White Hot (5/30/2017)
This ongoing post has been revised and updated to include a review of Wildfire, the third and FINAL novel in the trilogy. That review appears first, followed by an overview of the world-building, and my reviews of the first two novels.
NOVEL 3: Wildfire
From Ilona Andrews, the thrilling conclusion to her Hidden Legacy series, as Nevada and Rogan grapple with a power beyond event their imagination.
Nevada Baylor can’t decide which is more frustrating—harnessing her truthseeker abilities or dealing with Connor “Mad” Rogan and their evolving relationship. Yes, the billionaire Prime is helping her navigate the complex magical world in which she’s become a crucial player—and sometimes a pawn—but she also has to deal with his ex-fiancée, whose husband has disappeared, and whose damsel-in-distress act is wearing very, very thin.
Rogan faces his own challenges, too, as Nevada’s magical rank has made her a desirable match for other Primes. Controlling his immense powers is child’s play next to controlling his conflicting emotions. And now he and Nevada are confronted by a new threat within her own family. Can they face this together? Or is their world about to go up in smoke.
As the series comes to an end, Nevada, Rogan, and their allies have a number of problems to resolve. Here are the primary story lines:
> 1. Brian Charles, husband of Rogan's ex-fiancée, Rynda, has gone missing, and Rynda—a gorgeous, clingy, seemingly helpless redhead—wants Rogan's help in finding him. Even though Rynda hires Nevada to find Brian, she doesn't like Nevada very much, partly because of the part Nevada played in the death of Rynda's mother (Olivia Charles—in the previous book) and partly because she wants Rogan's attention all to herself. For the first time in her life, Nevada experiences jealousy and she hates it. This story line, which is related to the primary series story arc, weaves among the other story lines until it is resolved with a major twist near the end.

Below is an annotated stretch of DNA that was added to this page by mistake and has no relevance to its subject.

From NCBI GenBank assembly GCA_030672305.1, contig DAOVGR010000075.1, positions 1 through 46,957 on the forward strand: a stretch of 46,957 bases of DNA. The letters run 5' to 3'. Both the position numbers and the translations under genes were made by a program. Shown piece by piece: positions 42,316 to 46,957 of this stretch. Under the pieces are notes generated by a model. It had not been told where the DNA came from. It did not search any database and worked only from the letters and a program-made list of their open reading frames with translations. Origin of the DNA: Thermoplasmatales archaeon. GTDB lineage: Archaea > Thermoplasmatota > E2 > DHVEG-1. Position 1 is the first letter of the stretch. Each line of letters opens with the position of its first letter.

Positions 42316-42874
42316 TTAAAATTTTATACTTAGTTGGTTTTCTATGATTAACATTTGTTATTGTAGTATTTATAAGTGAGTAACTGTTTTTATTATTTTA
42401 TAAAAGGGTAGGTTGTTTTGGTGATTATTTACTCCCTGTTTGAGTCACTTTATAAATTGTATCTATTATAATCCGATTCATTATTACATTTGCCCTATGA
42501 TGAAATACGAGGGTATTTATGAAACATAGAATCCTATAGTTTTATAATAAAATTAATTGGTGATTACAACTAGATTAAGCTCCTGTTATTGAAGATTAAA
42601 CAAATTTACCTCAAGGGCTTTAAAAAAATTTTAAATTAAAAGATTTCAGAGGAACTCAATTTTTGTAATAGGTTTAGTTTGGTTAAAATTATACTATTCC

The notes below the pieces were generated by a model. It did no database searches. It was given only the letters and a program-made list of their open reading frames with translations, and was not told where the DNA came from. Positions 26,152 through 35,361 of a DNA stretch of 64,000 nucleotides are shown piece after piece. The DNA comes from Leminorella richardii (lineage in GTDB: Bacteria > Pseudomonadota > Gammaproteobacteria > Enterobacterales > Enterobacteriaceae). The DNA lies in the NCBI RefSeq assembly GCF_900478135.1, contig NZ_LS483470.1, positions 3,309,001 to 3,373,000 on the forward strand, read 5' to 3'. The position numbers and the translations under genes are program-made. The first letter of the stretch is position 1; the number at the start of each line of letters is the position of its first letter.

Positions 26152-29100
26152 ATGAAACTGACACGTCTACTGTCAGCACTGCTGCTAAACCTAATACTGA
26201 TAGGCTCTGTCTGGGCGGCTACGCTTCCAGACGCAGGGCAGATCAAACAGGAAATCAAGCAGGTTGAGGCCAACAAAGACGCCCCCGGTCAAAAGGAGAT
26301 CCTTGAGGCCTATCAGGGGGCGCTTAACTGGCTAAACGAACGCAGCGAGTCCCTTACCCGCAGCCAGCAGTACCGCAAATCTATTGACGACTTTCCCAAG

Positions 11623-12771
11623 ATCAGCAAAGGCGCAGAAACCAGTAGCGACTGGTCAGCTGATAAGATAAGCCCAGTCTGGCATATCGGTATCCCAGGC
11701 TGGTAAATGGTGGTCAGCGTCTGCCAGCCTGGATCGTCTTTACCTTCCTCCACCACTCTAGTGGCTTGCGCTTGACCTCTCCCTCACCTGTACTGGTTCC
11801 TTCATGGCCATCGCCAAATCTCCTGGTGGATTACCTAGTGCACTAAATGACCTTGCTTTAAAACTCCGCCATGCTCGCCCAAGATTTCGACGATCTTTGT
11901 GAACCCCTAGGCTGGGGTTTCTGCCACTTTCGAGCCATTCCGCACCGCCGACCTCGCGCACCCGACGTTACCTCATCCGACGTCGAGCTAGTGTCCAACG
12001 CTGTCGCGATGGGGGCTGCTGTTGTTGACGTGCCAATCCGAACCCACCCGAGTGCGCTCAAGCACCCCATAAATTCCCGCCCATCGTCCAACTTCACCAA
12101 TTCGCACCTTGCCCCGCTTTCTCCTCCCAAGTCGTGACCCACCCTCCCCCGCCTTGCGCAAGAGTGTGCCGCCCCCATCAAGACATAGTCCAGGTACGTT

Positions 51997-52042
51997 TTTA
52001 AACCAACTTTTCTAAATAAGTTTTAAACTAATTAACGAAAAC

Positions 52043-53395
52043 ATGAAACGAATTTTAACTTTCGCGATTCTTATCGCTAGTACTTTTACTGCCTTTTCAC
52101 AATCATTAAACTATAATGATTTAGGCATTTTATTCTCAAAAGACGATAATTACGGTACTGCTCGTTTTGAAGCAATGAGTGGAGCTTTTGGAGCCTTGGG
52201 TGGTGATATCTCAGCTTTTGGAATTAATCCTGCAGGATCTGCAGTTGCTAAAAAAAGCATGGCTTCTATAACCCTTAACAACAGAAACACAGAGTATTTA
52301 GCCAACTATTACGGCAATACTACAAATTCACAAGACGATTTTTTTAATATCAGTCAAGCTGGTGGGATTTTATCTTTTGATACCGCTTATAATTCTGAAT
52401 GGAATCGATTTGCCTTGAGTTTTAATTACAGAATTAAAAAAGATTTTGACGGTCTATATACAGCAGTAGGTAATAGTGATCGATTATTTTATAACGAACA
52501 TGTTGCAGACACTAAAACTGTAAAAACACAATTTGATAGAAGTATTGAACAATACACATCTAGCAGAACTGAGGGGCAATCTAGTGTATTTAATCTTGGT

> 2. Victoria Tremaine, Nevada's paternal grandmother is determined to kidnap Nevada so that she can maintain the strength and longevity of the Tremaine House. She begins sending teams of goons after Nevada to drag her away from the rest of her family and threatens both financial and physical harm to the Baylor family if Nevada doesn't succumb to her demands. In this story thread, we learn much more about the relationship between Nevada's father and grandmother and why Nevada's parents have kept their children hidden from Victoria. When Nevada meets Victoria for the first time, she describes her as looking "hard and vicious, like a velociraptor in human skin."
> 3. The only way to keep Victoria at bay is for Nevada to start her own house—the Baylor House—which means that she will be stepping directly into the dirty, backstabbing politics that she has always successfully avoided. It also means that she will have to publicly declare that she is a truthseeker. A new House must have at least two Primes, so Catalina and Nevada will have to be tested to ensure that they do indeed possess Prime-level magic. Penelope is totally against becoming a House. She warns Nevada that, "Primes won't care that you are young. They won't be kind. They will try to use us, manipulate us, or destroy us. You could be standing in the middle of the Assembly, and if a Prime summoned a pack of wild wolves to rip you to pieces, I'm not sure anyone would help. This would be our life."
> 4. Once the magic world learns about Nevada's magical abilities and that she will soon be the leader of her own House, she becomes a desirable mate in the eyes of some of Houston's Primes. When a handsome truthseeker Prime makes a play for Nevada, Rogan also feels stabs of jealousy for the first time in his life, and his reaction is not pretty. Rogan has made it clear to Nevada that he doesn't believe that their magic is compatible, meaning that their children would probably not be Primes. He keeps trying to edge away from Nevada, giving her a chance to pull away from him and marry someone with compatible magic. Nevada, of course, is having none of this, so she keeps trying to convince Rogan that the two of them are destined to be together and that magical compatibility doesn't matter to her (even though she secretly worries about it a lot).As part of the interweaving of these story lines, a number of side effects occur for many of the characters: